Terror Trial Location Choice Close in Sept. 11 Case
“We have been working on it and I think we’re close to a decision,” Holder told reporters in Washington today.
Holder and President Barack Obama announced last year a plan to try Mohammed and four alleged co-conspirators in federal court in New York about a quarter-mile from where the World Trade Center towers stood. The administration began reconsidering that decision after New York Mayor Michael Bloomberg in January said he wanted the trial moved.
In April, Holder said the administration was still considering New York City as a site for a trial and that other locations were under review as well. At the time, Holder said the administration hadn’t decided whether to hold the trial before a military commission or in a civilian court.
Holder’s remarks today came in response to questions at a brief news conference after meetings with Canadian officials on cross-border crime.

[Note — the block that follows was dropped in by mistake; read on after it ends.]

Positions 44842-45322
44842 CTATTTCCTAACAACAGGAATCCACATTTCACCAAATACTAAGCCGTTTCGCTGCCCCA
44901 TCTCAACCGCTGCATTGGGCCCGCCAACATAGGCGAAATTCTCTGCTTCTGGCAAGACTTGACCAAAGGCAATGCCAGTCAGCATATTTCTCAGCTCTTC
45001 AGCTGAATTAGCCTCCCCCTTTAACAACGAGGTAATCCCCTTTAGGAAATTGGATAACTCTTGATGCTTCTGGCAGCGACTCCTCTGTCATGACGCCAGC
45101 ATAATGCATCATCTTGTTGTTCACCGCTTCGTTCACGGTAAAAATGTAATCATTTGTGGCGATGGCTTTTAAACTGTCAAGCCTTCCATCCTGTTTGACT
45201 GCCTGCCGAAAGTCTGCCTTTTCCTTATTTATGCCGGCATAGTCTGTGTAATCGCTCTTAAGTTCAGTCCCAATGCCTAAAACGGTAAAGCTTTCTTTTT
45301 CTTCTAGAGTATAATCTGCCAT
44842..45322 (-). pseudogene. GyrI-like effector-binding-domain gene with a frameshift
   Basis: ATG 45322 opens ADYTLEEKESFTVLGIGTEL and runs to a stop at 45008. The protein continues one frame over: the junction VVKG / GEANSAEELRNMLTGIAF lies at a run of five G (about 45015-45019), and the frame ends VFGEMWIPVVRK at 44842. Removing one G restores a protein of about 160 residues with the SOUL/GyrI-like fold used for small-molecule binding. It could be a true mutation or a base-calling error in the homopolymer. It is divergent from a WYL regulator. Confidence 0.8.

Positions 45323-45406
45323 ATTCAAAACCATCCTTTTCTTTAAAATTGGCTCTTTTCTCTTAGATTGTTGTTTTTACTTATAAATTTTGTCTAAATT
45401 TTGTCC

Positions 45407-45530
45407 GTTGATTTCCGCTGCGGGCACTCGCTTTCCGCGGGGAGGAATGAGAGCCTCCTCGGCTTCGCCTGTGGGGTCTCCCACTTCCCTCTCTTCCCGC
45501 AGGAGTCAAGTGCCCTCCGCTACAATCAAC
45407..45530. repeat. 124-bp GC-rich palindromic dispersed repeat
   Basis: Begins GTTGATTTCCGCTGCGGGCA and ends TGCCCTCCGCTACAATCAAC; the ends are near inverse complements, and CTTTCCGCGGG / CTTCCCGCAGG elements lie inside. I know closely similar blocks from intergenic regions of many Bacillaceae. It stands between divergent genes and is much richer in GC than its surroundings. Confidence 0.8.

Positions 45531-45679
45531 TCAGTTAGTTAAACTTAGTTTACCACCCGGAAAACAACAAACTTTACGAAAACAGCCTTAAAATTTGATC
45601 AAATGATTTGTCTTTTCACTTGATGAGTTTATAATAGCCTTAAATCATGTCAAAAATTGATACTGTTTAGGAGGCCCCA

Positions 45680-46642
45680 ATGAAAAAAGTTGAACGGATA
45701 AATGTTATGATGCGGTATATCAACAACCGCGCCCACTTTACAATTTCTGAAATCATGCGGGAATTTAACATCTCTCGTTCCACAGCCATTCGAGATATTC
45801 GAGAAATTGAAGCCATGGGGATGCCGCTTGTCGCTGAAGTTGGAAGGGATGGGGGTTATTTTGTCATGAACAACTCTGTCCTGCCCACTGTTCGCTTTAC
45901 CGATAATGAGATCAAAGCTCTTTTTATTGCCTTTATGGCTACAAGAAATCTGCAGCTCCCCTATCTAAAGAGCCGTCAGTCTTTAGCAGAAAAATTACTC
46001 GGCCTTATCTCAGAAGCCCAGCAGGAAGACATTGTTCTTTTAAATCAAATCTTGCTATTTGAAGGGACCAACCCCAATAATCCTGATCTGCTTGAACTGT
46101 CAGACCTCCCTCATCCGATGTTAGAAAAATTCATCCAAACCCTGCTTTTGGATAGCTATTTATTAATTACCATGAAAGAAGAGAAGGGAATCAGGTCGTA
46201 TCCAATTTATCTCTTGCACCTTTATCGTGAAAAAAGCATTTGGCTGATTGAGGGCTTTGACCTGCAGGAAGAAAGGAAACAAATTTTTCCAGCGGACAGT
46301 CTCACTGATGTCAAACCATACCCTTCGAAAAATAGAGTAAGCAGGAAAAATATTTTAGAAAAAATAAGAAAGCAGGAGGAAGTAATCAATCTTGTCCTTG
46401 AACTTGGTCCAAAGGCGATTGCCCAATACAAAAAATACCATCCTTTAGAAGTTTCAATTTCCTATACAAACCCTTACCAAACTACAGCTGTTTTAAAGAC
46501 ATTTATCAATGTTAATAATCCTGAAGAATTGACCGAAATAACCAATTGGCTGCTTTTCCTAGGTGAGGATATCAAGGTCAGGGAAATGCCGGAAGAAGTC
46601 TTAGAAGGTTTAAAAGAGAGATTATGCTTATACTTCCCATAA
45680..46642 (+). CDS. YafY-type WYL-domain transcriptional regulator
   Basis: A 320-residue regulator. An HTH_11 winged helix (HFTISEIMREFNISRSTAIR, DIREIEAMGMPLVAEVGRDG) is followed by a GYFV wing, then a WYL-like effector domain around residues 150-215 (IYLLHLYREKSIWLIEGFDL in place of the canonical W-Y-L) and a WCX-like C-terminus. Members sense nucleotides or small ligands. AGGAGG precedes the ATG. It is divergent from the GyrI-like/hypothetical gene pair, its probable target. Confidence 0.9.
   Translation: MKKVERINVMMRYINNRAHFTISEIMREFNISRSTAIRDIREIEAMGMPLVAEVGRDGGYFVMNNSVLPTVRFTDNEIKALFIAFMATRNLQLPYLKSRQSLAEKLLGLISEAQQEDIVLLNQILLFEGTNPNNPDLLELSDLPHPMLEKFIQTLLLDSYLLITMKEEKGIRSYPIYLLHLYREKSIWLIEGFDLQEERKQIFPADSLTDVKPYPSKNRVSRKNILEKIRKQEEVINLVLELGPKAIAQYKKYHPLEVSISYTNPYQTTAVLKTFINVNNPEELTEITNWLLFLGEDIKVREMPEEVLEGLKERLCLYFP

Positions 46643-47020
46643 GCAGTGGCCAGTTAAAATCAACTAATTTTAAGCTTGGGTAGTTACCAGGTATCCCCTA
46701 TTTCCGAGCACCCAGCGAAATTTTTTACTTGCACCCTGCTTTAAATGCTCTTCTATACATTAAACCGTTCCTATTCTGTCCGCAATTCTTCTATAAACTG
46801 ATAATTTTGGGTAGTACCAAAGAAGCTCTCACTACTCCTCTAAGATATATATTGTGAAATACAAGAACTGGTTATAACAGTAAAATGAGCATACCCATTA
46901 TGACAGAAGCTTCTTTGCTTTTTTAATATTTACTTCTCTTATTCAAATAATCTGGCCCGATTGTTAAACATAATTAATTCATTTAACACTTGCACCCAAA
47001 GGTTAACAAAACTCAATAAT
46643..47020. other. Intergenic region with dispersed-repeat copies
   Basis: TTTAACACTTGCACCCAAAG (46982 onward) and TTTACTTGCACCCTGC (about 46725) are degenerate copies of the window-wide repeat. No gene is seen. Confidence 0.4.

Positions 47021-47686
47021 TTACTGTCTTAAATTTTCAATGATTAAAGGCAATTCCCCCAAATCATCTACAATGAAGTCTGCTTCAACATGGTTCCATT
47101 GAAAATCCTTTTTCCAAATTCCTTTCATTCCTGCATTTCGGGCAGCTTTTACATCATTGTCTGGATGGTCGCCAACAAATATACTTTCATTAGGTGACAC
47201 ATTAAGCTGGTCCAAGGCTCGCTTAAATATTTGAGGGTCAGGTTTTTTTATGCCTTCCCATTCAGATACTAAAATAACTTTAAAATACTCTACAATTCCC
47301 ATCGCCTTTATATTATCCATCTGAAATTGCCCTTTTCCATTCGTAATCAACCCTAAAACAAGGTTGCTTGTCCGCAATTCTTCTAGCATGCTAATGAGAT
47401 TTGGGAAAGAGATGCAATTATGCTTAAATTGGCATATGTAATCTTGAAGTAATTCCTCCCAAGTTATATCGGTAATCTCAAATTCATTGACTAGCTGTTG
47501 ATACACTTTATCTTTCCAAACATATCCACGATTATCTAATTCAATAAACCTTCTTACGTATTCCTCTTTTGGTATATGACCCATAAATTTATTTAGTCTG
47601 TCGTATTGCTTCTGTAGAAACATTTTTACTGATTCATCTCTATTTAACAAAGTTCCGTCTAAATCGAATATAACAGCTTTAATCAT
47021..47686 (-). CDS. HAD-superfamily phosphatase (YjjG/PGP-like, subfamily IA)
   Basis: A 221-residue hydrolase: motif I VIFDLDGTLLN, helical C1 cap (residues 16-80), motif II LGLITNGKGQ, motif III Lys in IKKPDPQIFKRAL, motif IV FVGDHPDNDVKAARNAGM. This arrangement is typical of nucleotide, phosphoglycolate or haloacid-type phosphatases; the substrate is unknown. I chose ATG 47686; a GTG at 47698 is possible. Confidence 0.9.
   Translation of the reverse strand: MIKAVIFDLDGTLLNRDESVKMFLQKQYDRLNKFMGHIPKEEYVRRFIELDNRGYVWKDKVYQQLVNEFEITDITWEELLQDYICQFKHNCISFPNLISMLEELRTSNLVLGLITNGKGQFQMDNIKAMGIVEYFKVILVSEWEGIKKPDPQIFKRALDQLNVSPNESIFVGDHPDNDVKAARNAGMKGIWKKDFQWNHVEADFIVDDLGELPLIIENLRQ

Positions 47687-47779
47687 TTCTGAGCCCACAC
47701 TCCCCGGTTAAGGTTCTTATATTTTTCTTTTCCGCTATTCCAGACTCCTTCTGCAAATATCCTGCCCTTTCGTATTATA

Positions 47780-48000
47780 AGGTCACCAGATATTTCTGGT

Human Rights Watch, an international advocacy group, is running television commercials in New York City taxicabs featuring residents explaining why they think the trial should be held in the city.
In response to Holder’s comments, U.S. Senator Charles Schumer, a New York Democrat, said in a statement: “The trial should not and will not be in New York.” Representative Peter King, a New York Republican, issued a statement urging the attorney general to try the suspects in a military commission at Guantanamo Bay, Cuba.
Bloomberg originally supported a trial in Manhattan. In January, he said he wanted the trial moved, citing concerns about costs and disruptions to traffic and commerce. The New York mayor is the founder and majority owner of Bloomberg News parent Bloomberg LP.
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